There were no surprises from the European Central Bank’s monthly policy committee meeting as the euro zone interest rate was kept on hold.
But ECB President Jean- Claude Trichet said the bank needs to show “vigilance’‘ on inflation, and he seemed to be preparing the ground for an interest-rate increase as soon as next month when he said: “Looking further ahead, the conditions remain in place for continued growth over the coming quarters. Activity in the world economy is expected to remain strong, providing continuing support for euro area exports. Investment growth should benefit from an extended period of very favourable financing conditions, balance sheet restructuring and gains in earnings and business efficiency.”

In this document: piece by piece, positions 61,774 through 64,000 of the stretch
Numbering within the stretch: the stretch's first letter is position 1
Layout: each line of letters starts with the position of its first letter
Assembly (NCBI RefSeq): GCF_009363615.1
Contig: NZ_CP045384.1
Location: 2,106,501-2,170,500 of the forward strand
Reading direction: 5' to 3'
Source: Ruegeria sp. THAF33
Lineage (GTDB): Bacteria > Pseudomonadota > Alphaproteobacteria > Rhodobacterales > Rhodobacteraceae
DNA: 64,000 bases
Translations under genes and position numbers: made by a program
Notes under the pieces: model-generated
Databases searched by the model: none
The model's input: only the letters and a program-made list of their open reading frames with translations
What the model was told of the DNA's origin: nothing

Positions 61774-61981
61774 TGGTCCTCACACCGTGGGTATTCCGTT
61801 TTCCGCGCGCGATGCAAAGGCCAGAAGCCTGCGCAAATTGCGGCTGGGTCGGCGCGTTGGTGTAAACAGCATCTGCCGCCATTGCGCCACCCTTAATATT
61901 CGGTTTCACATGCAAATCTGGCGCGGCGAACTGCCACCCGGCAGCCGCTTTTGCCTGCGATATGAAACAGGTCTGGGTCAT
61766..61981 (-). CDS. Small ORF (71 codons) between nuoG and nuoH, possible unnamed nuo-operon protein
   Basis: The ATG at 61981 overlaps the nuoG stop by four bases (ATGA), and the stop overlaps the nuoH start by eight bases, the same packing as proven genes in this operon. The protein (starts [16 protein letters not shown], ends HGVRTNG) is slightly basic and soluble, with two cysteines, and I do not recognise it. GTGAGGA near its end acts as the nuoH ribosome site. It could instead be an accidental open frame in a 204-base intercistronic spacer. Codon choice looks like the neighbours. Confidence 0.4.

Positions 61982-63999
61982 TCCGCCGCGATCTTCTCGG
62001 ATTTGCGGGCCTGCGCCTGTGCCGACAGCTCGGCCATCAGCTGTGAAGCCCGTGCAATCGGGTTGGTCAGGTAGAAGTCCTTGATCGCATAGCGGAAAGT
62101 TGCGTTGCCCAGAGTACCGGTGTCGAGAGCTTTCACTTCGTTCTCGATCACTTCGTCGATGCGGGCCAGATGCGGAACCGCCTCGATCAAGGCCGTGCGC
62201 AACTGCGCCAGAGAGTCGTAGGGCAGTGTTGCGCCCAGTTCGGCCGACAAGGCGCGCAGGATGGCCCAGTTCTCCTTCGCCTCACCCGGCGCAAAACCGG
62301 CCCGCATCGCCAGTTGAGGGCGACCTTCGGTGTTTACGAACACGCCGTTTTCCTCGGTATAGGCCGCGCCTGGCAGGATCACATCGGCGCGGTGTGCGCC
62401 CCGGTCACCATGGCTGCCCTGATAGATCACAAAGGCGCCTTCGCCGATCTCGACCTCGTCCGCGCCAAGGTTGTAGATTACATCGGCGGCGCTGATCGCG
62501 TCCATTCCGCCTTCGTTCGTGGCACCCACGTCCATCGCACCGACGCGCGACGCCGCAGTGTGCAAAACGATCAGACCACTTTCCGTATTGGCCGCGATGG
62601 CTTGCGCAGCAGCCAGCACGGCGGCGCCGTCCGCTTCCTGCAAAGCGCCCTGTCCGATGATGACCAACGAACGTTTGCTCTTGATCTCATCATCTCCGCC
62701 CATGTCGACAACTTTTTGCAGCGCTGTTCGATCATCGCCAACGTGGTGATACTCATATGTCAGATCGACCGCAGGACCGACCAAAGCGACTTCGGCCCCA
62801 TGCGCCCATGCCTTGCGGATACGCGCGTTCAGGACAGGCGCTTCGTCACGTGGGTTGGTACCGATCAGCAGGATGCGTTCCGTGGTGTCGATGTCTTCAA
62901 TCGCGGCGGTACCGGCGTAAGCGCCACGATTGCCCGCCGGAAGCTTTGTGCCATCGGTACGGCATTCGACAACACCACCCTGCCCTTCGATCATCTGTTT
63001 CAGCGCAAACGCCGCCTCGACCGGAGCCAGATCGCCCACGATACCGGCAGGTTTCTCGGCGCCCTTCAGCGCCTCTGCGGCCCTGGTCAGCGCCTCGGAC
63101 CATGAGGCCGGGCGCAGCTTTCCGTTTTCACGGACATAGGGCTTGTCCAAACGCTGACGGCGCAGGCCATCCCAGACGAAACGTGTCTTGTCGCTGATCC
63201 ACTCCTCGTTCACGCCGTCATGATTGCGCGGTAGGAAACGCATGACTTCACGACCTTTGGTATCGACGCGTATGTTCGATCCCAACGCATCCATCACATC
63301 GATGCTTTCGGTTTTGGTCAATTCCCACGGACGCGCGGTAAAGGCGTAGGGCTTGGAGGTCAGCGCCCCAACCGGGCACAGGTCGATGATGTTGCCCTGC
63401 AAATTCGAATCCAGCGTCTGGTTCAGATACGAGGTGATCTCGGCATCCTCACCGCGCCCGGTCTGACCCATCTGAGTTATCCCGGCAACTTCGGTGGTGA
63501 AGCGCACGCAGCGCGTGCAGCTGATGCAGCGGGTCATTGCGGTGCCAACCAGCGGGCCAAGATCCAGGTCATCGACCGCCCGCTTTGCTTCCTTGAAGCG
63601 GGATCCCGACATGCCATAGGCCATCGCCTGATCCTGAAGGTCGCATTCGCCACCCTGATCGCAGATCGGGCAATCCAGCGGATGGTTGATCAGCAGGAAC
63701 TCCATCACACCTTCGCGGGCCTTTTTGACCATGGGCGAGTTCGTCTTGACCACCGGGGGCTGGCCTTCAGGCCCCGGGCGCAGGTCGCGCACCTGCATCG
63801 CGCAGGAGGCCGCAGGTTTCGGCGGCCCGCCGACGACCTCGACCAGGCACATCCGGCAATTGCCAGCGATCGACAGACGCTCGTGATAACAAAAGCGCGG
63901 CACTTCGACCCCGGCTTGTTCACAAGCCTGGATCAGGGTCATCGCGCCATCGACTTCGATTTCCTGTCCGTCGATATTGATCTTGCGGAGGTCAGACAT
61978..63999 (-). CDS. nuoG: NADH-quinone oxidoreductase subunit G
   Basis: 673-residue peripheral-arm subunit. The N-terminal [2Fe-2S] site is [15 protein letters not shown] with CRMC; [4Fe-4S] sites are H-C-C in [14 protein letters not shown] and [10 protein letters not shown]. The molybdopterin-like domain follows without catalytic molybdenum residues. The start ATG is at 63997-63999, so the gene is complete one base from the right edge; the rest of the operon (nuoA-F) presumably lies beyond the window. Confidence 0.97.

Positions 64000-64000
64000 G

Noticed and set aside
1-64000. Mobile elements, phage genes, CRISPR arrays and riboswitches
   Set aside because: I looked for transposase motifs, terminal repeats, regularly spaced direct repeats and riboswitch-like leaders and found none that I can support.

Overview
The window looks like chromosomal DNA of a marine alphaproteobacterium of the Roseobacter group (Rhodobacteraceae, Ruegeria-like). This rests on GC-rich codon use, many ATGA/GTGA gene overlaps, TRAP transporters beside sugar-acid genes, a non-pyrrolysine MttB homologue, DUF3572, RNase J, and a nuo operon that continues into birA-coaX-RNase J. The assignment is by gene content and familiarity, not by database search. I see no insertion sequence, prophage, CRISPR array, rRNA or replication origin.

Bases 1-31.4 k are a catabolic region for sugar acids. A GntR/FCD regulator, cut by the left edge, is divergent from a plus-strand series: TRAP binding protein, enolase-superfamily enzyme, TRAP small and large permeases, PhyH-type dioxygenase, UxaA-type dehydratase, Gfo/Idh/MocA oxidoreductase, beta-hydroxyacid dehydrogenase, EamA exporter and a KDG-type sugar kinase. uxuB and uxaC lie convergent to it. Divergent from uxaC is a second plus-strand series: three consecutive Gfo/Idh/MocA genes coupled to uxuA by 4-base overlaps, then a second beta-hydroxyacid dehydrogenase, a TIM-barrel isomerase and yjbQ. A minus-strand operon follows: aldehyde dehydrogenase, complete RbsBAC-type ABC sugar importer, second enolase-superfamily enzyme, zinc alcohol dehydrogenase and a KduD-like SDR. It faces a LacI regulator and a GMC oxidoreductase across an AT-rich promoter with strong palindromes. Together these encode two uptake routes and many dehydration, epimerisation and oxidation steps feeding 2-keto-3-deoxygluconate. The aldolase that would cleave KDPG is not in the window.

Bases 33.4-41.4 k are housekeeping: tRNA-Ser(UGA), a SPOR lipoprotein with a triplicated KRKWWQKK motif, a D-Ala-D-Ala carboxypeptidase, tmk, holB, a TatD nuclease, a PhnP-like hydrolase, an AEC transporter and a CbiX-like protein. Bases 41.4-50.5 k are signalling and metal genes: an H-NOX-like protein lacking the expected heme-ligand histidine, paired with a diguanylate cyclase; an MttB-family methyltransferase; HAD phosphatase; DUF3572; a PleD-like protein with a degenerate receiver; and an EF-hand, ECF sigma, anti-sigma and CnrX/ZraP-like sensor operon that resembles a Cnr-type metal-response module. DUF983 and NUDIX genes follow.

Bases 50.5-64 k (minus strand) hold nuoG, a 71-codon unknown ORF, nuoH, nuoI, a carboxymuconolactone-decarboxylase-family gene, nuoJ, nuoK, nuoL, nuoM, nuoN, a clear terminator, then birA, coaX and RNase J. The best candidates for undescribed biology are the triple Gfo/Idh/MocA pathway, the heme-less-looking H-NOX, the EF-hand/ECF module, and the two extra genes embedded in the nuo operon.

In other words, as the region’s economy strengthens, the euro zone can start to move from the current 2.5 towards the sort of interest rate levels seen in the UK, which is 4.5% the US – 4.75% – and Canada where it is 4%.
The Bank of Japan recently ended its five-year deflation-fighting policy, an indication that it is about to start raising rates.
Meanwhile, the Bank of England’s Monetary Policy Committee left the UK interest rate unchanged at four and a half per cent where it has been for the last nine months.
But British property prices rose sharply last month and manufacturing there is showing signs of recovery, leading to speculation about a future increase in UK rates.